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Homemade Granola


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"Rolled" oats is merely a definition of how the oat is processed: in this case it is rolled out into a flat oat. Quaker oatmeal is a rolled oat. "Steelcut" oats are just that: the whole oat is cut with tiny steel knives and they end up in tiny chunks.

Has anyone used agave nectar for sweetening? I'd like to make granola for friends who are borderline diabetic and agave has a low glycemic index. I'd prefer to leave out all that sugar anyway.

Thanks for the help! I tried subbing Light Corn Syrup for most of the maple syrup in an effort to have it stick together more but it still had a cereal feel.. :( I also tried adding a bit of chocolate chips but it overpowered the nutty taste just a bit. Oh well, back to the drawing board!

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I have to admit, I stole this recipe from good ol' Alton Brown, but it does make WONDERFUL granola:

3 cups rolled oats

1 cup slivered almonds

1 cup cashews

3/4 cup shredded sweet coconut

1/4 cup plus 2 tablespoons dark brown sugar

1/4 cup plus 2 tablespoons maple syrup

1/4 cup vegetable oil

3/4 teaspoon salt

1 cup raisins

Preheat oven to 250 degrees F.

In a large bowl, combine the oats, nuts, coconut, and brown sugar.

In a separate bowl, combine maple syrup, oil, and salt. Combine both mixtures and pour onto 2 sheet pans. Cook for 1 hour and 15 minutes, stirring every 15 minutes to achieve an even color.

Remove from oven and transfer into a large bowl. Add raisins and mix until evenly distributed

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  • 6 months later...

Umm I dont know if this can help , isnt a recepie really, I usually make my granola with lots of oatmeal ,sunflower seeds ( are they in the nuts category ) any way you can skip those,i cook the oatmel in the oven with some canola oil and honey or maple syrup,till nice and colored .out of the oven I add cranberries raisins , dried apples ,you can add dates some banana chips ,exotic frut ( just those tend to be very sweet ) any kind of dried fruit you like , you can use different type of cereal whatever you like , I remeber I bought some meusli in Italy was made with amaranto wich I am not sure whats it call in english .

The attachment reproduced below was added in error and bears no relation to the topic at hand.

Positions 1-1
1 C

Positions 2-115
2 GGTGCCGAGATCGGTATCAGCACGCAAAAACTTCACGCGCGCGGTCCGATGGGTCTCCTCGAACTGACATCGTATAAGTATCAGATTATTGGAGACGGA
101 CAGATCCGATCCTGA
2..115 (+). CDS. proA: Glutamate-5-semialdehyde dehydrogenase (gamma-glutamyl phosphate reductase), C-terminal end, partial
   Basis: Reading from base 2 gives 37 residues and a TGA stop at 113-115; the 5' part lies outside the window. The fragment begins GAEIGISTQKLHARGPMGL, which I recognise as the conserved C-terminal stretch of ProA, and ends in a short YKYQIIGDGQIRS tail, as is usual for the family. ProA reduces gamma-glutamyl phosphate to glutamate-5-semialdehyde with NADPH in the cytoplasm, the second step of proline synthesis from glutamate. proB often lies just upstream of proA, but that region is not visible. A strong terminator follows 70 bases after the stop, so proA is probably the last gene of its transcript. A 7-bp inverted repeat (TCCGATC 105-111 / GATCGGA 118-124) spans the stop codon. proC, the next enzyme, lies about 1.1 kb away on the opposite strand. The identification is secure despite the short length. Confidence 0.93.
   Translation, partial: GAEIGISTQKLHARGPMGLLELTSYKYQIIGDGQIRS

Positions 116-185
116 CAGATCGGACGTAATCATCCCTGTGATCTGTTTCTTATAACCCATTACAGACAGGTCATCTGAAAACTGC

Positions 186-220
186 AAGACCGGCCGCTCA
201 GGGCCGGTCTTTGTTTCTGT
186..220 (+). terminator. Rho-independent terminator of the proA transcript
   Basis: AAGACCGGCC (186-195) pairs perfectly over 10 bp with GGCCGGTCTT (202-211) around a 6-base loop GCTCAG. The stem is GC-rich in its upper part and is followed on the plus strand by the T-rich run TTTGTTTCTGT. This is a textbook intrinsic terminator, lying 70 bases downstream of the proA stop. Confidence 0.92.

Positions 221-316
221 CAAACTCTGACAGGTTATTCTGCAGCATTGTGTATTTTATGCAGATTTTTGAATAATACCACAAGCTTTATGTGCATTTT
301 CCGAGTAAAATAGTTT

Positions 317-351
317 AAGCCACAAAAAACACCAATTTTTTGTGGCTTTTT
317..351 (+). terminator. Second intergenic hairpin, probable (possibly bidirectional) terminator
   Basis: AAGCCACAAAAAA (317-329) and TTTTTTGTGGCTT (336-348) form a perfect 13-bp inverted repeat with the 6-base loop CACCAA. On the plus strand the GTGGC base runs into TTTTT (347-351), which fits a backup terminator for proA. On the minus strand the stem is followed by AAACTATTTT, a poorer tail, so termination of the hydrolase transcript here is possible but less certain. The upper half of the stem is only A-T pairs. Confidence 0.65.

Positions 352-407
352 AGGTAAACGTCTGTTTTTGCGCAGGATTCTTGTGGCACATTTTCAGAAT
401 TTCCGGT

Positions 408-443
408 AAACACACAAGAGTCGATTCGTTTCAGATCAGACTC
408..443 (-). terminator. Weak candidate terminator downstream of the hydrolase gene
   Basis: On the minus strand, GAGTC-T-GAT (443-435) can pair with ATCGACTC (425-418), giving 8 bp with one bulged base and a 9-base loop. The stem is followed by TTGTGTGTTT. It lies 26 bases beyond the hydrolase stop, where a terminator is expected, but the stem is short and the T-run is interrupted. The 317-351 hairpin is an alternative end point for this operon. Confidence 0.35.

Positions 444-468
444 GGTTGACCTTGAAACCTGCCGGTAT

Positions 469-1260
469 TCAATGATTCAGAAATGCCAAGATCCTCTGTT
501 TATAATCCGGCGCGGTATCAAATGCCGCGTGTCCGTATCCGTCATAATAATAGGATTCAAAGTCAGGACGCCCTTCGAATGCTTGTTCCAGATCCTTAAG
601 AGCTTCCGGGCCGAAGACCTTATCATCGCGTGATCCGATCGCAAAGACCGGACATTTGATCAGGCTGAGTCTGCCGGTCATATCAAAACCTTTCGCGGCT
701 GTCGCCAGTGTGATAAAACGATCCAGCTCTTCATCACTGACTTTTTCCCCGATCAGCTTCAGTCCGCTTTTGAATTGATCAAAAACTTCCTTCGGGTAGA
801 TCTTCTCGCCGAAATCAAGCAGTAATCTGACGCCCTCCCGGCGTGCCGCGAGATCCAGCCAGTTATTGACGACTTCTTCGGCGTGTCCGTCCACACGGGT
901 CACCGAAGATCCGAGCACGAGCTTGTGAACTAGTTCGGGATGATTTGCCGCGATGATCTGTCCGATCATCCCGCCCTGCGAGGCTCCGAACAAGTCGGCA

Vanessa

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I have made this granola recipe for years, we like it nutty, but you could leave them out. The quantities are very flexible, you need enough "wet" stuff to make the dry mixture stick together without being soggy.

I'll give it to you as it is:

6 cups rolled oats

2 cups barley or oat bran

2 cups soy flour

2 cups wholemeal flour

1 cup sesame seeds

1 cup coconut

(1 cup finely chopped nuts)

Mix these in a big bowl

Mix 1/2-3/4 cup honey and 1/2 - 3/4 cup canola oil and 1 to 1 1/2 cups fruit juice (I like apricot, but apple is good)

Pour the oil mixture onto the dry and rub/mix it all through until it is in clumps.

Bake in a slow oven until toasted.

Then I add more nuts (especially macadamias), pumpkin or sunflower seeds, and extra "crunchy" bran (like the All-Bran type), and of course whatever dried fruit I fancy at the time.

[typo edited out]

Edited by The Old Foodie (log)

Happy Feasting

Janet (a.k.a The Old Foodie)

My Blog "The Old Foodie" gives you a short food history story each weekday day, always with a historic recipe, and sometimes a historic menu.

My email address is: theoldfoodie@fastmail.fm

Anything is bearable if you can make a story out of it. N. Scott Momaday

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I have made this granola recipe for years, we like it nutty, but you could leave them out.  The quantities are very flexible, you need enough "wet" stuff to make the dry mixture stick together without being soggy.

I'll give it to you as it is:

6 cups rolled oats

2 cups barley or oat bran

2 cups soy flour

2 cups wholemeal flour

1 cup sesame seeds

1 cup coconut

(1 cup finely chopped nuts)

Mix these in a big bowl

Mix 1/2-3/4 cup honey and 1/2 - 3/4 cup canola oil and 1 to 1 1/2 cups fruit juice (I like apricot, but apple is good)

Pour the oil mixture onto the dry and rub/mix it all through until it is in clumps.

Bake in a slow oven until toasted.

Then I add more nuts (especially macadamias), pumpkin or sunflower seeds, and extra "crunchy" bran (like the All-Bran type), and of course whatever dried fruit I fancy at the time.

[typo edited out]

that looks wonderful! thank you!

edited to ask... when you say you add more stuff after cooking, is that just to complete the "cerealness" of the granola? i'm looking for something that clumps up to give my daughter as "cookies" :wink:

Edited by dvs (log)
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that looks wonderful! thank you!

edited to ask... when you say you add more stuff after cooking, is that just to complete the "cerealness" of the granola? i'm looking for something that clumps up to give my daughter as "cookies" :wink:

Yes, that's right, as I have it as breakfast cereal I add those things. If you want it clumpy, leave them out. It might be a better texture for "cookies" if you add some dried fruit to the dry mix - maybe chopped up dried apples or apricots?